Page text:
Steve Newburn, Christophe Zajac-Denek, Riley Keough, Jesse Eisenberg, David Zellner, Yvonne Lambert, Nathan Zellner, Josh Lambert and Toto Miranda (George Pimentel/Shutterstock for Sundance Film Festival)
By Veronika Lee Claghorn
It must have been the logline heard ’round the world. Well… at least around the Sundance Film Festival world.
“A year in the life of a singular family,” reads the logline to the Zellner Brothers’ (David and Nathan) Sasquatch Sunset, the duo’s fifth feature to screen at Sundance. Apparently that was enough to entice the crowds on night two of the 40th edition festival to come to the Eccles Theatre. Or maybe it’s the potential of spotting cast members Jesse Eisenberg and Riley Keough in full Bigfoot regalia.
The Colorado native Zellners claim they have been fascinated by Sasquatch lore since they were children, because the creatures seem to naturally blend the “gray area” between humans and animals. They reference to their sold-out filmgoers that just like us, they, too, have been fascinated by that infamous grainy video of “Bigfoot” recorded as it lurks through the forest.
By the looks of the tall redwoods, fern-deep flora, and wide-eyed and bushy-tailed skunks, possums, badgers, and others, we’re gestured toward believing, as the film begins, we’re in the Pacific Northwest. If the height of the redwood trees are to be believed, we must accept that the creatures portrayed by Eisenberg, Keough, Christophe Zajac-Denek (Twin Peaks), and Nathan Zellner weren’t born yesterday and have evolved to the necessities of a foggy climate in what may (or may not be) a modern-day California. The cryptid critters seemingly count the rings on the cleanly hacked stumps of cedar trees, suggesting to the viewer we’re not necessarily in a galaxy long, long ago.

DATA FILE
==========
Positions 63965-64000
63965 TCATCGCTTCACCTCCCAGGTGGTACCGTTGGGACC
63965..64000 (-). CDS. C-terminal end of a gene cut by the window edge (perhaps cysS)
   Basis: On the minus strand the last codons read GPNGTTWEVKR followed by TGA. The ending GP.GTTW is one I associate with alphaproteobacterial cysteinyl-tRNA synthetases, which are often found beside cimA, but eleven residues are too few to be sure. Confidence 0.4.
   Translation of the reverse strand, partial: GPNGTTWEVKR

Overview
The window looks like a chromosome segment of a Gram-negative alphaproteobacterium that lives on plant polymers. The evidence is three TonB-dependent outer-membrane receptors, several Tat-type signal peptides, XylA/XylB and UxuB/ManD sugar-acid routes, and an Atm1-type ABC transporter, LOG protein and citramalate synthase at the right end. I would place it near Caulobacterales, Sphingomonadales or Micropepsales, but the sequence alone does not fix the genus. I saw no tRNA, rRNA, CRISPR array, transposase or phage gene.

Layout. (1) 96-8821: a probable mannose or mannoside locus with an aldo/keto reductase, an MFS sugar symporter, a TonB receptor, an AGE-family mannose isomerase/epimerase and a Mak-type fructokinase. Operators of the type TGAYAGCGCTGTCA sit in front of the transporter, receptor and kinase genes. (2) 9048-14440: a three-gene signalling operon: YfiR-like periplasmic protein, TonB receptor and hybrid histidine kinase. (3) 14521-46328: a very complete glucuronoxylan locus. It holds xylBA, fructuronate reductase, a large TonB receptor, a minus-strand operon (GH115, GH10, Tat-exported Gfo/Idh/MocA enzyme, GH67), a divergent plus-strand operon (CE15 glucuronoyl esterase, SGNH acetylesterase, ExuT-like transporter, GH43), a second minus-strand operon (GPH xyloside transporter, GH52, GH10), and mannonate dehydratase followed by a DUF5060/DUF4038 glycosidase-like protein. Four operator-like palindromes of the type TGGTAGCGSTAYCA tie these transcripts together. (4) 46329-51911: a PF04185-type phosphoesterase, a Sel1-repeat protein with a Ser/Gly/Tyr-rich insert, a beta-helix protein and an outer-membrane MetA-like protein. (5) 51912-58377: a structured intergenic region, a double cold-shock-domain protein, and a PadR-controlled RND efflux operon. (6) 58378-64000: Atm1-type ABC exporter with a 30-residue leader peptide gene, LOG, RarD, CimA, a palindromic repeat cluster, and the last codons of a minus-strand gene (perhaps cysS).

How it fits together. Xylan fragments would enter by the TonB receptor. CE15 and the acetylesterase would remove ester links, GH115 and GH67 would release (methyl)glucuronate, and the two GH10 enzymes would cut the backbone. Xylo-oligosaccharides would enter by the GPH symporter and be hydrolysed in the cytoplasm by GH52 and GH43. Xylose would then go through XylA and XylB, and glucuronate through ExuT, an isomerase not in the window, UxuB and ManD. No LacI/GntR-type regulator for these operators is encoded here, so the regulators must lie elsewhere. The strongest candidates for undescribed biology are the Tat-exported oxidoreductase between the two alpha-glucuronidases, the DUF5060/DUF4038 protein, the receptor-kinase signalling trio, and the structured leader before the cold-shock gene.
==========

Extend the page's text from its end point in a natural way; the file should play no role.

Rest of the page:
Creature designer and Christopher Nolan veteran Steve Newburn (The Dark Knight Rises, Inception, The Watchmen) brings the Harry and the Hendersons-like creatures to life with shaggy and fleshy prosthetics, while Ethan Feldblau (Piranha 3D) lends VFX muscle to the large-footed creature family. The Zellners team up with Hereditary’s Ari Aster as a producer (amongst others). Not only did Keough (Daisy Jones & The Six) and Eisenberg (The Social Network) both portray the post-Paleozoic bipedal personas, they produced the film about them, as well.
It is only by the mammary glands we can distinguish Keough’s character, while the other male sasquatches stand out by their supraorbital brows — one particularly nasty beastie stands out as inherently evil, as he most resembles the werewolf incarnation of the vampire in Francis Ford Coppola’s Bram Stoker’s Dracula. A slew of real-life four-legged and winged critters rounds out the cast, such as possums, raccoons, and ravens, bringing a much-needed warmth and relatability to the plot in the most unexpected of ways. “Don’t worry,” advises David before the screening, “No animals were harmed and real crypto-psychologists and anthropologists were consulted for this project.”
So what exactly would inspire the cast to lumber around cold forests dressed in 40-pound prosthetic suits? “We complained the whole time!” laughs Keough. “But the script was so beautiful…sometimes when I was watching the film with all of you, I was hoping you could see the lines David wrote because they were so absolutely beautiful. He’s such a great writer.” Eisenberg says he has always been a fan of the dynamic directing duo and that he would have interned for them to work alongside them.
If ever there were an exercise in context clues or “reading a film,” Sasquatch Sunset would be the ultimate lesson. It is a tale full of sound and fury told through no dialogue, only the grunting of very communicative critters. Yet it doesn’t need Richard Attenborough’s voice to make us laugh at or cry for these creatures.
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